Neifile: Girolamo and Salvestra, cont.
Reading time: 6 minutes. Word count: 1200 words.
So, being instructed as to her house by a neighbour, he entered it privily one evening when she and her husband were gone to spend the earlier hours with some neighbours, and hid himself in her room behind some tent-cloths that were stretched there, and waited till they were come back, and gone to bed, and he knew the husband to be asleep. Whereupon he got him to the place where he had seen Salvestra lie down, and said as he gently laid his hand upon her bosom:—"O my soul, art thou yet asleep?" The girl was awake, and was on the point of uttering a cry, when he forestalled her, saying:—"Hush! for God's sake. I am thy Girolamo."
Whereupon she, trembling in every limb:—"Nay, but for God's sake, Girolamo, begone: 'tis past, the time of our childhood, when our love was excusable. Thou seest I am married; wherefore 'tis no longer seemly that I should care for any other man than my husband, and so by the one God, I pray thee, begone; for, if my husband were to know that thou art here, the least evil that could ensue would be that I should never more be able to live with him in peace or comfort, whereas, having his love, I now pass my days with him in tranquil happiness."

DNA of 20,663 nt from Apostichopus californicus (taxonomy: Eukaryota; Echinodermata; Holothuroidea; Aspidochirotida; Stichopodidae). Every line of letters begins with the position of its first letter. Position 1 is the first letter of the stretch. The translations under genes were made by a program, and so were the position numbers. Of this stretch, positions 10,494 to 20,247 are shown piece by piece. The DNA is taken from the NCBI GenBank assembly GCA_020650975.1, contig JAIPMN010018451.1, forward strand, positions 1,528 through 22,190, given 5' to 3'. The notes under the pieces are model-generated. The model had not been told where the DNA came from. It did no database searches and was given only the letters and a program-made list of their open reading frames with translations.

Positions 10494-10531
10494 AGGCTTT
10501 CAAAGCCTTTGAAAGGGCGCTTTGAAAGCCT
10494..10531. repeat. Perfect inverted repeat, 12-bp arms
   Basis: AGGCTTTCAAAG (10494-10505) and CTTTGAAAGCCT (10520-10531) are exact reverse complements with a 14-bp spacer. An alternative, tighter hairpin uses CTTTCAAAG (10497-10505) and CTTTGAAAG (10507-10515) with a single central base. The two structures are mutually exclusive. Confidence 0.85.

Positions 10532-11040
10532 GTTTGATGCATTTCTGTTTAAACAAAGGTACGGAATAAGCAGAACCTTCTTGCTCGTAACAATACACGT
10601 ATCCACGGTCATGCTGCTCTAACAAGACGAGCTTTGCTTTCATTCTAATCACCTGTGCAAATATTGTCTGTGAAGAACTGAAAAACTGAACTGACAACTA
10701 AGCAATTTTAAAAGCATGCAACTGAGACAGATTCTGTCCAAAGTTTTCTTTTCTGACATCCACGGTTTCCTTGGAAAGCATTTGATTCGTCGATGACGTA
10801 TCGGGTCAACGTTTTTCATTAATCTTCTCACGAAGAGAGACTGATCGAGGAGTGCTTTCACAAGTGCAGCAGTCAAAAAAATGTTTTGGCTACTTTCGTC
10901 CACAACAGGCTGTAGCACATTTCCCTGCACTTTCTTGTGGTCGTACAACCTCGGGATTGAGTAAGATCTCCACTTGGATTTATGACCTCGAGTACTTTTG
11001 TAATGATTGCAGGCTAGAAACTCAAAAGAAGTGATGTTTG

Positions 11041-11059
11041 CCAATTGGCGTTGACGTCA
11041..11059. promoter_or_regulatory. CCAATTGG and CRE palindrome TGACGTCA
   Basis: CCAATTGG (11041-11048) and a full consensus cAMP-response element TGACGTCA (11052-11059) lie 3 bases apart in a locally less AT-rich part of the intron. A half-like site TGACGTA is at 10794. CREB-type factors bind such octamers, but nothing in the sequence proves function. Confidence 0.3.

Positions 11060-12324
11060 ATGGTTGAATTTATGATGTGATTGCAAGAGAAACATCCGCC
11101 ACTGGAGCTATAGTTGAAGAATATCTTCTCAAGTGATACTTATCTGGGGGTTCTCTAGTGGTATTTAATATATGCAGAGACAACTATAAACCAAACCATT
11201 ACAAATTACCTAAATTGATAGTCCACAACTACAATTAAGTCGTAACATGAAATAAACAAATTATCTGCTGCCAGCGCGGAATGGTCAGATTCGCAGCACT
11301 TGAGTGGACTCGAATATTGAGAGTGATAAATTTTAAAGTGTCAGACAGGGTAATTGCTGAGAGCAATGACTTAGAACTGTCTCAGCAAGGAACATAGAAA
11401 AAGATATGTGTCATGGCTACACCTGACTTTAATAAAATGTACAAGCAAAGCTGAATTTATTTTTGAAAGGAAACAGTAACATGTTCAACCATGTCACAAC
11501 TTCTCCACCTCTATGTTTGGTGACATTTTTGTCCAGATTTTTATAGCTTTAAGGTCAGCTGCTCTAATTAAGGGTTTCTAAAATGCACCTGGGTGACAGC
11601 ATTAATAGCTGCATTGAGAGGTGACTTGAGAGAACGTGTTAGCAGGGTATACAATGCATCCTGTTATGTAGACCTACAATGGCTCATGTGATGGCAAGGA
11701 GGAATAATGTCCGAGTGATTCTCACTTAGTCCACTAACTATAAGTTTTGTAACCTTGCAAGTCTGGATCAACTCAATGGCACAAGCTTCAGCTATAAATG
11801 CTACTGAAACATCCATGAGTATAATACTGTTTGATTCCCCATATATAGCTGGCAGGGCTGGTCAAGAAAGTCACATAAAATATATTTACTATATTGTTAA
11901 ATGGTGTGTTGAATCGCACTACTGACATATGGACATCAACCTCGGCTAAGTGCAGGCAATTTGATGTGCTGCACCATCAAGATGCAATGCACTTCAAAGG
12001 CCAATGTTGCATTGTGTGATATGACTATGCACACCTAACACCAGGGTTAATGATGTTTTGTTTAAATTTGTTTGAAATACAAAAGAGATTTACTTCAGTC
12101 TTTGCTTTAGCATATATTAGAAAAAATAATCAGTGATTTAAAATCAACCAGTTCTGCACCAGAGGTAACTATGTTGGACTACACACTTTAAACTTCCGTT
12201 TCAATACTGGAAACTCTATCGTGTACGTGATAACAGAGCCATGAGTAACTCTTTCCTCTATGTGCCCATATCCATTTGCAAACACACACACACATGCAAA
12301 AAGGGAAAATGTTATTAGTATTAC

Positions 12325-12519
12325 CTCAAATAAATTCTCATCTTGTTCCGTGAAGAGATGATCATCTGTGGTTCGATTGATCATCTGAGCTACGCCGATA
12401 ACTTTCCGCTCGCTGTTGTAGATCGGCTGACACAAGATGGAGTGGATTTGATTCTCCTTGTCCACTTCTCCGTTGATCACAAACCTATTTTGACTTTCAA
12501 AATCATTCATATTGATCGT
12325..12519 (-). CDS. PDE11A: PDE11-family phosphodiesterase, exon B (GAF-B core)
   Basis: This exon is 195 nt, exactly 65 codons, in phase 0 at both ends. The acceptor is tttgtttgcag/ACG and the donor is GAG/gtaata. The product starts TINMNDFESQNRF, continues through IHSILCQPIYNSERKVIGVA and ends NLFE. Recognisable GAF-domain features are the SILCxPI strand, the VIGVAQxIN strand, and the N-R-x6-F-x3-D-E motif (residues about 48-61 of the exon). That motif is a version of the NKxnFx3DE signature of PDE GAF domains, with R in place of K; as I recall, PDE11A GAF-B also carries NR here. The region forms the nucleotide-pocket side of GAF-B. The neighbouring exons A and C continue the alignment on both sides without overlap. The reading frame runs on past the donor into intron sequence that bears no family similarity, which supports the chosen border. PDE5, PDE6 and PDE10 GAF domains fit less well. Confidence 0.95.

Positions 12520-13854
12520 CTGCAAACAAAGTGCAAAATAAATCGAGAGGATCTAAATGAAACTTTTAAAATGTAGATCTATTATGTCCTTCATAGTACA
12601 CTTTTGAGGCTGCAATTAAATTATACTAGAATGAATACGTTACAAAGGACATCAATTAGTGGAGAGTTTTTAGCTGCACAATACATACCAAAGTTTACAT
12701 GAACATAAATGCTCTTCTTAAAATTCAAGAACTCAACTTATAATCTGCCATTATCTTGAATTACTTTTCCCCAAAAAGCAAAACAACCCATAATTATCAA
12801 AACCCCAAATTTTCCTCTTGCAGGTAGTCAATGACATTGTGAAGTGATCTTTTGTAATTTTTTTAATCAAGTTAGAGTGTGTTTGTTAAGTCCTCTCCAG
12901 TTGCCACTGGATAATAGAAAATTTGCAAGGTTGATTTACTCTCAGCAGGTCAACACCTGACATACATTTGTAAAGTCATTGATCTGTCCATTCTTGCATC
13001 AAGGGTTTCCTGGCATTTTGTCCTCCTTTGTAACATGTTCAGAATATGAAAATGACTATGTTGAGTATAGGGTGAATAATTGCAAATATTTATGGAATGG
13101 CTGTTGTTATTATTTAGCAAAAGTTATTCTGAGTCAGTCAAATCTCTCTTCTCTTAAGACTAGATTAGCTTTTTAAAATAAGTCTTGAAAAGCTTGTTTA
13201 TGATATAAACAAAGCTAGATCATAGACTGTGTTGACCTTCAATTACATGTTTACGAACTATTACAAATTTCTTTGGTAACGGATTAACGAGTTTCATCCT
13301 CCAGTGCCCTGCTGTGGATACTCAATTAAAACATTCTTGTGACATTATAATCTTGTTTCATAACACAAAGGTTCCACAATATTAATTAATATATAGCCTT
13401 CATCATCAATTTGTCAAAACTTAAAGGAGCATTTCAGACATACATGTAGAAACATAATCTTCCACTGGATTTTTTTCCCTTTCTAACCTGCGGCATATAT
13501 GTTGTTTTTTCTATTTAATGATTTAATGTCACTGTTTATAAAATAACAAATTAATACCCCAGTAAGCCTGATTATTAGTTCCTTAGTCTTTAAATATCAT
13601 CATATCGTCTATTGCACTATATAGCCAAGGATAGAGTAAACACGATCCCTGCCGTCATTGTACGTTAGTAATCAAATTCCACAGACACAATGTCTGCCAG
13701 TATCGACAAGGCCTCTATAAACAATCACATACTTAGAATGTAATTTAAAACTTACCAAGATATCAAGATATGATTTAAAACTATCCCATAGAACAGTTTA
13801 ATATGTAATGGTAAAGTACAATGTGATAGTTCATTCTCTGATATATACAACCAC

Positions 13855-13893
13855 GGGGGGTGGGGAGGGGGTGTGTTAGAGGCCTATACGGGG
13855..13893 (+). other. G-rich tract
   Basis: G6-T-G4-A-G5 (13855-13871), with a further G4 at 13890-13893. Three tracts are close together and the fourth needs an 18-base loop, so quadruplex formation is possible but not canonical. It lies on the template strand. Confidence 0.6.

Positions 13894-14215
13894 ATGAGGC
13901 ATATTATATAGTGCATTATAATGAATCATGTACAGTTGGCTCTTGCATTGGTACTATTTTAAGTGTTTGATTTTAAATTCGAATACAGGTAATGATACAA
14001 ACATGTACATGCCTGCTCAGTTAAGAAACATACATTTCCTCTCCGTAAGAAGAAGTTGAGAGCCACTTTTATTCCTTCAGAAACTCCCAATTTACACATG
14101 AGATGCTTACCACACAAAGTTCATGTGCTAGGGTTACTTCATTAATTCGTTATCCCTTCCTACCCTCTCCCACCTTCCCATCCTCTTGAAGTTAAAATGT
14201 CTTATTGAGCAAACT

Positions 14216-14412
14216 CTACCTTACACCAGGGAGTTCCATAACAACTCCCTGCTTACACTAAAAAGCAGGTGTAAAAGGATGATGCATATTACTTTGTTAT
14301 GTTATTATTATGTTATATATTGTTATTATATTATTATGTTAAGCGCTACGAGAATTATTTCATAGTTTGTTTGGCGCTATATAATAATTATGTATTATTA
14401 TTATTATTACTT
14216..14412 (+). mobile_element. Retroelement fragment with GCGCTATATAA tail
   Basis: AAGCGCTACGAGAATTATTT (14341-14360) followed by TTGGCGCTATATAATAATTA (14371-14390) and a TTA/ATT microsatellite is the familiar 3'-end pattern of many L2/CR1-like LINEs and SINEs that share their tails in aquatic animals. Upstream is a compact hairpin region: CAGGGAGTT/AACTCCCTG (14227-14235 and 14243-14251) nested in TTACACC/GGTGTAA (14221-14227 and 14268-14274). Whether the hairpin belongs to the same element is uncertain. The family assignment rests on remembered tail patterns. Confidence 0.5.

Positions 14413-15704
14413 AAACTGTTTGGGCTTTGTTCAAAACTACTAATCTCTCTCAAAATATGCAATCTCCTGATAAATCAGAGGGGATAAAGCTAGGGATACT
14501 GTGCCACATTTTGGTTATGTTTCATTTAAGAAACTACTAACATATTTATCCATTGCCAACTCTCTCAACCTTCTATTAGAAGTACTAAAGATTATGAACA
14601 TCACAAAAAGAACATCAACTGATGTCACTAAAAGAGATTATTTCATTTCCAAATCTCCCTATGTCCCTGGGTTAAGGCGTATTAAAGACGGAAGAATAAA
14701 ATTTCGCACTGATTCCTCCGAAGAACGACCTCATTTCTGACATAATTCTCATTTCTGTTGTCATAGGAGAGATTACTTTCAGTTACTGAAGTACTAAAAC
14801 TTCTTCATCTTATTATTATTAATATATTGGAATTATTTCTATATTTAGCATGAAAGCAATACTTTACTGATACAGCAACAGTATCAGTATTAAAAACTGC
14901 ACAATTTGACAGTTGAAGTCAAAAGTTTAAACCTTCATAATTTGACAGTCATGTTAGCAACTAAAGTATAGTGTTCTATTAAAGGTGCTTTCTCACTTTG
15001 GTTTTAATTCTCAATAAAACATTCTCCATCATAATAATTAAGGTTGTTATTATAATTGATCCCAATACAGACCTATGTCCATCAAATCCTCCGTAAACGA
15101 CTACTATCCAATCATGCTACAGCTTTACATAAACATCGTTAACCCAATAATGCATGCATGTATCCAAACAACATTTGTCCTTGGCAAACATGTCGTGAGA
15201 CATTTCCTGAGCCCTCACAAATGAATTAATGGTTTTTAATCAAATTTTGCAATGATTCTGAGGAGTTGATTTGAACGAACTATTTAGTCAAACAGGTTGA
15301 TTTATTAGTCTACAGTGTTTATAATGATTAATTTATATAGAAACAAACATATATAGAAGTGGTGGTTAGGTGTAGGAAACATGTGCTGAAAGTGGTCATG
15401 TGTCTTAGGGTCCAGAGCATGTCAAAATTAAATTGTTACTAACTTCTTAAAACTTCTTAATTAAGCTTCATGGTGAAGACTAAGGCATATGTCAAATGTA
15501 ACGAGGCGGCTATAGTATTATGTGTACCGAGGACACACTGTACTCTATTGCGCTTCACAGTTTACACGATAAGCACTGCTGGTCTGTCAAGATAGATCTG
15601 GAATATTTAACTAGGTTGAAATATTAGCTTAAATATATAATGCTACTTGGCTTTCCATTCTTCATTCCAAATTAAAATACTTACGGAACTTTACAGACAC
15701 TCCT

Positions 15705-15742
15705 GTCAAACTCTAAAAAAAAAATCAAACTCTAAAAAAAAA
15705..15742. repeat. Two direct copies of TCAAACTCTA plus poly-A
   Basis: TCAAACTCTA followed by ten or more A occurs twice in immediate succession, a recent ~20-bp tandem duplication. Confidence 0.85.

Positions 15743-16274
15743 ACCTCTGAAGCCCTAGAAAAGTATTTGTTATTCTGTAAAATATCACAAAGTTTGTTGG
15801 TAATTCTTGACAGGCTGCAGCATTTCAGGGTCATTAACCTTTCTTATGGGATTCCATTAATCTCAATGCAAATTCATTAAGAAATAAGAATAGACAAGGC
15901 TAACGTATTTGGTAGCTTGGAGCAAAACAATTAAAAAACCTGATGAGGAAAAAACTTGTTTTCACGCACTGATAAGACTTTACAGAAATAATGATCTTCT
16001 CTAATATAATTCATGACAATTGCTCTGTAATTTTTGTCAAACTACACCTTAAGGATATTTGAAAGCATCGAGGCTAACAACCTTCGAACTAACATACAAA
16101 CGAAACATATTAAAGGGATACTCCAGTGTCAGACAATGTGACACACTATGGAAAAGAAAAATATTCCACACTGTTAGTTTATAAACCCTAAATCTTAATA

Which speech caused the young man grievous distress; but 'twas in vain that he reminded her of the past, and of his love that distance had not impaired, and therewith mingled many a prayer and the mightiest protestations. Wherefore, yearning for death, he besought her at last that she would suffer him to lie a while beside her till he got some heat, for he was chilled through and through, waiting for her, and promised her that he would say never a word to her, nor touch her, and that as soon as he was a little warmed he would go away. On which terms Salvestra, being not without pity for him, granted his request.
So the young man lay down beside her, and touched her not; but, gathering up into one thought the love he had so long borne her, the harshness with which she now requited it, and his ruined hopes, resolved to live no longer, and in a convulsion, without a word, and with fists clenched, expired by her side.
After a while the girl, marvelling at his continence, and fearing lest her husband should awake, broke silence, saying:—"Nay, but, Girolamo, why goest thou not?" But, receiving no answer, she supposed that he slept. Wherefore, reaching forth her hand to arouse him, she touched him and found him to her great surprise cold as ice; and touching him again and again somewhat rudely, and still finding that he did not stir, she knew that he was dead.
Her grief was boundless, and 'twas long before she could bethink her how to act. But at last she resolved to sound her husband's mind as to what should be done in such a case without disclosing that 'twas his own. So she awakened him, and told him how he was then bested, as if it were the affair of another, and then asked him, if such a thing happened to her, what course he would take.
The good man answered that he should deem it best to take the dead man privily home, and there leave him, bearing no grudge against the lady, who seemed to have done no wrong.